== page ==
ISC #5: How long should the sensor be replaced for your gas detector?

  • We are frequently asked by customers who use gas detectors how long it takes to change sensors in gas detection devices, which is really simple but not really clear.
  • Is there really no alternative recommendation or schedule for sensors in your gas detector? It can be explained as follows: Changing the sensor is not the same as changing the gearbox oil in your motorcycle, but it is very similar to pouring gasoline into the tank to drive. When the air sensors no longer have enough sensitivity to correct, it is simply like a car running out of gas, and simply, as long as the car has gasoline like your sensor has enough sensitivity, it is still usable.
  • Depending on the company, but Industrial scientific – USA has a calibration method that allows reading the remaining gasoline in the tank, which means that the remaining % of sensitivity of the sensor, it is called “Full span value” or “Span reserve value”. Span reserve value uses the sensitivity measurement of the sensor defined during calibration, it displays on the meter for each sensor at the end of the calibration process (which is great) , and will save this data inside the machine. A sensor with a Span reserve value that is less than or equivalent to 50% of the standard gas concentration, considered a broken sensor, should be replaced. The “running out of gas” lights will light up when the Span reserve value is up to 50~70% of the standard gas concentration, this is the time to consider whether to stop at the gas station to pump the tank full or go to the drain it and then drive the car.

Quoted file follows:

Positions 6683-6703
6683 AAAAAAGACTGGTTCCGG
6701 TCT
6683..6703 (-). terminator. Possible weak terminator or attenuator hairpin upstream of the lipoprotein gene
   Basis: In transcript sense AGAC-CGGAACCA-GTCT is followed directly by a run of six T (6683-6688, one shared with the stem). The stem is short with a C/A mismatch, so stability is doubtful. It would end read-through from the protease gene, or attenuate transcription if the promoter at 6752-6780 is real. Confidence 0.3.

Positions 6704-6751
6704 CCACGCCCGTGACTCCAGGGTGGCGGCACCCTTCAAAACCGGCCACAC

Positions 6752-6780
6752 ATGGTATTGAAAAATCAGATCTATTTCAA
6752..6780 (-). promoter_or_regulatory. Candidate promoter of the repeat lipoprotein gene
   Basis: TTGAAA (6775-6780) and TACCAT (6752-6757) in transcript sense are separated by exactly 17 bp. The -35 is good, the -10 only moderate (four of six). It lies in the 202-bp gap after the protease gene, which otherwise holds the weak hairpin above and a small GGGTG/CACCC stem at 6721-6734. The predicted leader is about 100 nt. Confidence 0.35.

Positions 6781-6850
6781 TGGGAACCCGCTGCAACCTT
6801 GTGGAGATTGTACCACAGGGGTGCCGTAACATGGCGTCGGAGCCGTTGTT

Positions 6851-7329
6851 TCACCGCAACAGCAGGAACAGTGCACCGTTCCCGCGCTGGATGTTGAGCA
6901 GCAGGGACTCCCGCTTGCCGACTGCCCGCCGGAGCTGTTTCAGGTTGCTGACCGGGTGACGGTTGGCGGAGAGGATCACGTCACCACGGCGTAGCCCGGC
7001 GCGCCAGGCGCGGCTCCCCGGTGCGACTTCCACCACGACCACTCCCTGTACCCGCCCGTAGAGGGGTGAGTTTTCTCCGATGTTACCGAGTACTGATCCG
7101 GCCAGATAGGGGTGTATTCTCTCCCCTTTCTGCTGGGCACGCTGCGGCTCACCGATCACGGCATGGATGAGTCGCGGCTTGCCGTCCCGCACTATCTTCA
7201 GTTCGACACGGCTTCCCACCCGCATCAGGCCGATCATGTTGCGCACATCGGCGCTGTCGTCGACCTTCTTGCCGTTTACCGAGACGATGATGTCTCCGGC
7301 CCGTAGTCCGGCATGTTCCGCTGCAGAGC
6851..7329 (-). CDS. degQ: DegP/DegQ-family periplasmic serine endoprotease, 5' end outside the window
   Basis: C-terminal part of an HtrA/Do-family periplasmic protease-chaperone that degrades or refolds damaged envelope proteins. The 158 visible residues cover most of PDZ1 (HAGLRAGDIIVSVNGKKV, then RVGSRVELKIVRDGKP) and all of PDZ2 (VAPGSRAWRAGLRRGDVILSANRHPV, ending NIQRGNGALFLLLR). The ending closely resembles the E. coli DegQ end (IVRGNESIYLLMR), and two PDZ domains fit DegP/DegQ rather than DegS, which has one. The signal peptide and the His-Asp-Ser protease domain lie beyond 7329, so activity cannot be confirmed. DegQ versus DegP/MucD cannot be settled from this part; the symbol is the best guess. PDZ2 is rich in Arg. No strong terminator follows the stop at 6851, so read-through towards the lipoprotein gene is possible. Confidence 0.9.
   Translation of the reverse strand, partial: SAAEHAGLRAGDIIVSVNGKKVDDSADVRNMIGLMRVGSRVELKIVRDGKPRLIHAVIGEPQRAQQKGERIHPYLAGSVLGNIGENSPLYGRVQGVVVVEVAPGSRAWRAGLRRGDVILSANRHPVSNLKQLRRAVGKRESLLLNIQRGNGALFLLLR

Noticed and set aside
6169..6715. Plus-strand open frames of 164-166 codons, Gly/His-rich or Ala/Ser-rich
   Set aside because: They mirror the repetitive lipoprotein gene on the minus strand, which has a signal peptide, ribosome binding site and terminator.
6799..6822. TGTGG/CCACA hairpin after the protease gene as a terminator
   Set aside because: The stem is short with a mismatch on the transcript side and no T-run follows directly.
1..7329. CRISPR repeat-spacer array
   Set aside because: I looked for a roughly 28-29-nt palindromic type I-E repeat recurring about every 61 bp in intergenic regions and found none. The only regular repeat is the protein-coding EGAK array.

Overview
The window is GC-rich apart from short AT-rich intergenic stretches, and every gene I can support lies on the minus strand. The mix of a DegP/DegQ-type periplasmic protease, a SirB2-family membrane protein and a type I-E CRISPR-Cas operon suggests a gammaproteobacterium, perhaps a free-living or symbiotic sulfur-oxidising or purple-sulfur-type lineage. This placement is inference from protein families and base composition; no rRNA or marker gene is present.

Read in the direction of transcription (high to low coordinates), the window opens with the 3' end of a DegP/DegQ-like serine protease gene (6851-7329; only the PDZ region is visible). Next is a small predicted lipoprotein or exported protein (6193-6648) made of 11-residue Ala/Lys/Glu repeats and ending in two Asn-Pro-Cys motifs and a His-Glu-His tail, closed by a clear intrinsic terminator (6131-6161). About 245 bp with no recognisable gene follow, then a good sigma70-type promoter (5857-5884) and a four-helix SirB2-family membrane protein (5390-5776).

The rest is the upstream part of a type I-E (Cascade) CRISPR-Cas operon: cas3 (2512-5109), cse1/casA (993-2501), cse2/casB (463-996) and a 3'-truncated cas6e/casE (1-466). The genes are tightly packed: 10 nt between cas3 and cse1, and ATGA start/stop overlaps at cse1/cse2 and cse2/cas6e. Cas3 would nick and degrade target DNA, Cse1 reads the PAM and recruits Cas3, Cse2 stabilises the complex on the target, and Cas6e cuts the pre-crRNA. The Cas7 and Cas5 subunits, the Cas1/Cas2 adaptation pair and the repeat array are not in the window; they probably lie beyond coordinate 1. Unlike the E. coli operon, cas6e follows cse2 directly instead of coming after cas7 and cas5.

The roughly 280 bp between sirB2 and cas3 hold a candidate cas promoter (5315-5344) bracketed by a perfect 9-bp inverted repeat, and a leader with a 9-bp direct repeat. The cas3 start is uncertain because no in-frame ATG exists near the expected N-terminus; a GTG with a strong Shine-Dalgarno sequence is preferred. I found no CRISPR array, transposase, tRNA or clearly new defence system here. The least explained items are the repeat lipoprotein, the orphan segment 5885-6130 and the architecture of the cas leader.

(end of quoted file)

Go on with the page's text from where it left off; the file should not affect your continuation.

• So we conclude that:
  • As long as the sensor has enough sensitivity or a Span reserve value enough for the calibration to proceed successfully, the machine can still be used. It is not necessary to change the sensor until it can no longer be calibration.
  • Don’t forget to keep an eye on your gas watch so you can get home safely.
Sensor image mounted inside MX6 iBrid toxic gas detector
Sensor image mounted inside MX6 iBrid toxic gas detector

We can see, there are 5 sensor mounting positions here and can measure 6 gases

Inside Bw technologies by Honeywell's Gas Alert Max XT II
Inside Bw technologies by Honeywell’s Gas Alert Max XT II
Lel, O2, CO and H2S sensor mounting positions inside multi-target gas detector
Lel, O2, CO and H2S sensor mounting positions inside the Gas Alert Max XT II multi-target gas detector


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